Styling

Basic styling examples with Stitches.

In order to keep the bundle size to a minimum, Stitches uses JavaScript object notation rather than string syntax. Below, are examples of all of the common use cases.

For handling things like global resets, you can write global CSS styles. The global function will return another function, which you must call in your app.

const globalStyles = global({
'*': { margin: 0, padding: 0 },
});
() => {
globalStyles();
return <div ... />
};
const Button = styled('button', {
backgroundColor: 'gainsboro',
borderRadius: '9999px',
fontSize: '13px',
border: '0',
});
() => <Button>Button</Button>;
const Button = styled('button', {
// base styles
'&:hover': {
backgroundColor: 'lightgray',
},
});
() => <Button>Button</Button>;

Note: you must use the & sign to chain selectors.

const Button = styled('button', {
// base styles
'&::before': {
content: `''`,
display: 'block',
backgroundImage: 'linear-gradient(to right, #1fa2ff, #12d8fa, #a6ffcb)',
position: 'absolute',
top: '-3px',
left: '-3px',
width: 'calc(100% + 6px)',
height: 'calc(100% + 6px)',
borderRadius: 'inherit',
zIndex: -1,
},
});
() => <Button>Button</Button>;

Note: you must use the & sign to chain selectors.

const Button = styled('button', {
// base styles
'&.custom-class': {
boxShadow: '0 0 0 3px blueviolet',
},
});
() => <Button className="custom-class">Button</Button>;

In addition to the class selector, you can style all other available basic selectors such as ID selectors, attribute selectors, universal selectors, and type selectors.

Note: you must use the & sign to chain selectors.

const Button = styled('button', {
// base styles
'&[data-custom-attribute]': {
boxShadow: '0 0 0 3px royalblue',
},
});
() => <Button data-custom-attribute>Button</Button>;

Note: you must use the & sign to chain selectors.

const Button = styled('button', {
// base styles
'& svg': {
display: 'inline-block',
verticalAlign: 'bottom',
height: '13px',
marginLeft: '5px',
},
});
() => (
<Button>
Button <svg>...</svg>
</Button>
);
const Button = styled('button', {
// base styles
'& + button': {
marginLeft: '10px',
},
});
() => (
<div>
<Button>Button</Button>
<Button>Button</Button>
</div>
);
const Icon = styled('svg', {
display: 'inline-block',
marginLeft: '5px',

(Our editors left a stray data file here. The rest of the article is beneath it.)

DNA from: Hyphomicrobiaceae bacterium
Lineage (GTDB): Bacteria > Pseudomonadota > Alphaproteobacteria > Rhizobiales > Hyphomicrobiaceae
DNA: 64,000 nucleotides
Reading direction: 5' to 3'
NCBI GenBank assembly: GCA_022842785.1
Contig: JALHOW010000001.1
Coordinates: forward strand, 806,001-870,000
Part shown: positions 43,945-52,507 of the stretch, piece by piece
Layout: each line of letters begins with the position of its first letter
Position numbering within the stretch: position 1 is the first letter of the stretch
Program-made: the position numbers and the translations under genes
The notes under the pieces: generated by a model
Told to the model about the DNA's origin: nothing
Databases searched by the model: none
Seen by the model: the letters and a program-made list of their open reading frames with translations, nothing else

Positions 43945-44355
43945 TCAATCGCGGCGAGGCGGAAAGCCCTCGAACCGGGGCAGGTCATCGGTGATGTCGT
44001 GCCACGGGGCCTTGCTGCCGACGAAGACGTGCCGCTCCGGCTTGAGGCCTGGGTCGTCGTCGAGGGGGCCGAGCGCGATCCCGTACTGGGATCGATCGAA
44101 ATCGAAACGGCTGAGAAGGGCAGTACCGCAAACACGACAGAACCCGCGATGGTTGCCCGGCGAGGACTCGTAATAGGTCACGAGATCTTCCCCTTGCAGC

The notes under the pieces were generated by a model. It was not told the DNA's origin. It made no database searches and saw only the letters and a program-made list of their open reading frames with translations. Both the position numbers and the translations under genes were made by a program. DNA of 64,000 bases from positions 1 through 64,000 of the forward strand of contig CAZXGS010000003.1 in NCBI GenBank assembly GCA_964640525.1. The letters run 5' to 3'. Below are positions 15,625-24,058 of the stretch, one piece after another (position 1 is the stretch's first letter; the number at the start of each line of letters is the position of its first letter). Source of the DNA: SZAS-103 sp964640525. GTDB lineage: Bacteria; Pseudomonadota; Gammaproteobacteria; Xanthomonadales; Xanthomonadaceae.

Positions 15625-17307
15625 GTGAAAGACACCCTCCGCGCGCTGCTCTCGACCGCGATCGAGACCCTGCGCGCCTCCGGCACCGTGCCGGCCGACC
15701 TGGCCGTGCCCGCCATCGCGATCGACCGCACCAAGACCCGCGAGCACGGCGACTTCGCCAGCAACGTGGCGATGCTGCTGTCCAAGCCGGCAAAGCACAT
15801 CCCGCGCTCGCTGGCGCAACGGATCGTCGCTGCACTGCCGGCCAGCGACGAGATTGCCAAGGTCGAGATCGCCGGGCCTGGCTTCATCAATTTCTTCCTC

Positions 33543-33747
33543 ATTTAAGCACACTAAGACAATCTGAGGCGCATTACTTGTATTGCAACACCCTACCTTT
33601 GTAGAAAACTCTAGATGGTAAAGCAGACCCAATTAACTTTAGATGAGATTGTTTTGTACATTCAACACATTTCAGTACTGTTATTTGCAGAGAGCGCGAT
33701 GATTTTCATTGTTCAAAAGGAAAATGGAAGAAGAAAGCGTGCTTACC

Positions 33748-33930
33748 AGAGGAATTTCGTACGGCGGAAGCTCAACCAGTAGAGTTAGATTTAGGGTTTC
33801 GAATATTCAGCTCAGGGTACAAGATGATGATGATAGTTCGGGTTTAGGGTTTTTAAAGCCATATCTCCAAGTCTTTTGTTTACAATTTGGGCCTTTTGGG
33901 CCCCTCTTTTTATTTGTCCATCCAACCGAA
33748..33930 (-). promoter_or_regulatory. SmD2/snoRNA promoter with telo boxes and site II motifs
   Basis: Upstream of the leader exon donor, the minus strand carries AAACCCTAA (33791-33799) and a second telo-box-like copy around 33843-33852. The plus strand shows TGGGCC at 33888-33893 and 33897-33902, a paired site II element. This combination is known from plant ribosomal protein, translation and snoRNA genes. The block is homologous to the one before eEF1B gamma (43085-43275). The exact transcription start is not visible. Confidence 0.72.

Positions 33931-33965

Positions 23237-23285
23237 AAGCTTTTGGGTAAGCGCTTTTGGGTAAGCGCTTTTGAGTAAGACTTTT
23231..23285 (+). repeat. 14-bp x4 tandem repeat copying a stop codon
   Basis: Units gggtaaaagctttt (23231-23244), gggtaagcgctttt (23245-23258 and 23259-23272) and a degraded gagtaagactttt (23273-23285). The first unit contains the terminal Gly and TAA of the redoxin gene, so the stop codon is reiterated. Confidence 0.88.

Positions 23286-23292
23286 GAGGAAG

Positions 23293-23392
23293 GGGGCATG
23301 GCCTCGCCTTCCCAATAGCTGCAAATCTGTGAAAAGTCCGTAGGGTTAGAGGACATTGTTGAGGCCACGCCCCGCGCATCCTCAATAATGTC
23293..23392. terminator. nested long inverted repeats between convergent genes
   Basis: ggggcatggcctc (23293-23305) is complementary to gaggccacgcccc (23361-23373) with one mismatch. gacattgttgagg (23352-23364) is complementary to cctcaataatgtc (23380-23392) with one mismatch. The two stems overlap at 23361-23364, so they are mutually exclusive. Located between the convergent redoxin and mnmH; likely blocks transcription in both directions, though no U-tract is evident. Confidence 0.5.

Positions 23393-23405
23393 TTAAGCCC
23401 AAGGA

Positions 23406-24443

width: '16px',
});
const Button = styled('button', {
// base styles
[`& ${Icon}`]: {
marginLeft: '5px',
},
});
() => (
<Button>
Button
<Icon>...</Icon>
</Button>
);
const RightArrow = () => (
<svg className="right-arrow" ... />
);
// add a `toString` method
RightArrow.toString = () => '.right-arrow';
const Button = styled('button', {
// base styles
[`& ${RightArrow}`]: {
display: 'inline-block',
marginLeft: '5px',
width: '16px',
},
});
() => <Button>Button <RightArrow /></Button>;

Remember to add the toString method on your component. That needs to return a string matching the desired selector. The selector can be anything you want.

const scaleUp = keyframes({
'0%': { transform: 'scale(1)' },
'100%': { transform: 'scale(1.5)' },
});
const Button = styled('button', {
// base styles
'&:hover': {
animation: `${scaleUp} 200ms`,
},
});

You can use at-rules rules in the global, styled and css functions.

const Button = styled('button', {
// base styles
'@media (prefers-reduced-motion)': {
transition: 'none',
},
});

Note: The & qualifier is not required for at-rule statements.

You can use @import rules within the global function.

const globalStyles = global({
'@import': 'custom.css',
});

Or if you need multiple values, use an array:

const globalStyles = global({
'@import': ['custom1.css', 'custom2.css'],
});

You can use @font-face rules within the global function.

const globalStyles = global({
'@font-face': {
fontFamily: 'CustomFont',
src: 'local("CustomFont"), url("CustomFont.woff2")',
},
});

Or if you need multiple values, use an array:

const globalStyles = global({
'@font-face': [
{
fontFamily: 'CustomFont1',
src: 'local("CustomFont1"), url("CustomFont1.woff2")',
},
{
fontFamily: 'CustomFont2',
src: 'local("CustomFont2"), url("CustomFont2.woff2")',
},
],
});

You can use @supports rules in the global, styled and css functions.

const globalStyles = global({
'@supports (display: grid)': {
body: {
display: grid,
},
},
});
const Grid = styled('div', {
'@supports (display: grid)': {
display: grid,
},
});

Stitches is aware of your tokens by using a property-to-token mapping. To apply a token you need to prefix it with a $ sign.

For example, the backgroundColor property automatically maps to the colors tokens.

import { createCss } from '@stitches/react';
const { styled } = createCss({
theme: {
colors: {
blue: 'royalblue',
},
},
});
const Button = styled('button', {
color: '$blue',
});

You can pick a token from any of your available theme scales by prefixing them with the scale name.

const Button = styled('button', {
// apply a color token to a locally scoped token
$$shadowColor: '$colors$purple500',
boxShadow: '0 0 0 15px $$shadowColor'
// use a token from the sizes scale
marginTop: '$sizes$1'
})

You can create locally scoped tokens by defining them with a $$.

const Button = styled('button', {
$$shadow: 'blueviolet',
boxShadow: '0 0 0 3px $$shadow',
'&:hover': {
$$shadow: 'royalblue',
},
});

Just like with React, jQuery, and other libraries, Stitches converts numeric values to px, if the CSS property doesn't accept unitless values.

{
fontSize: 13, // `font-size: 13px`
paddingTop: 10, // `padding-top: 10px`
lineHeight: 1, // `line-height: 1`
fontWeight: 500, // `font-weight: 500`
}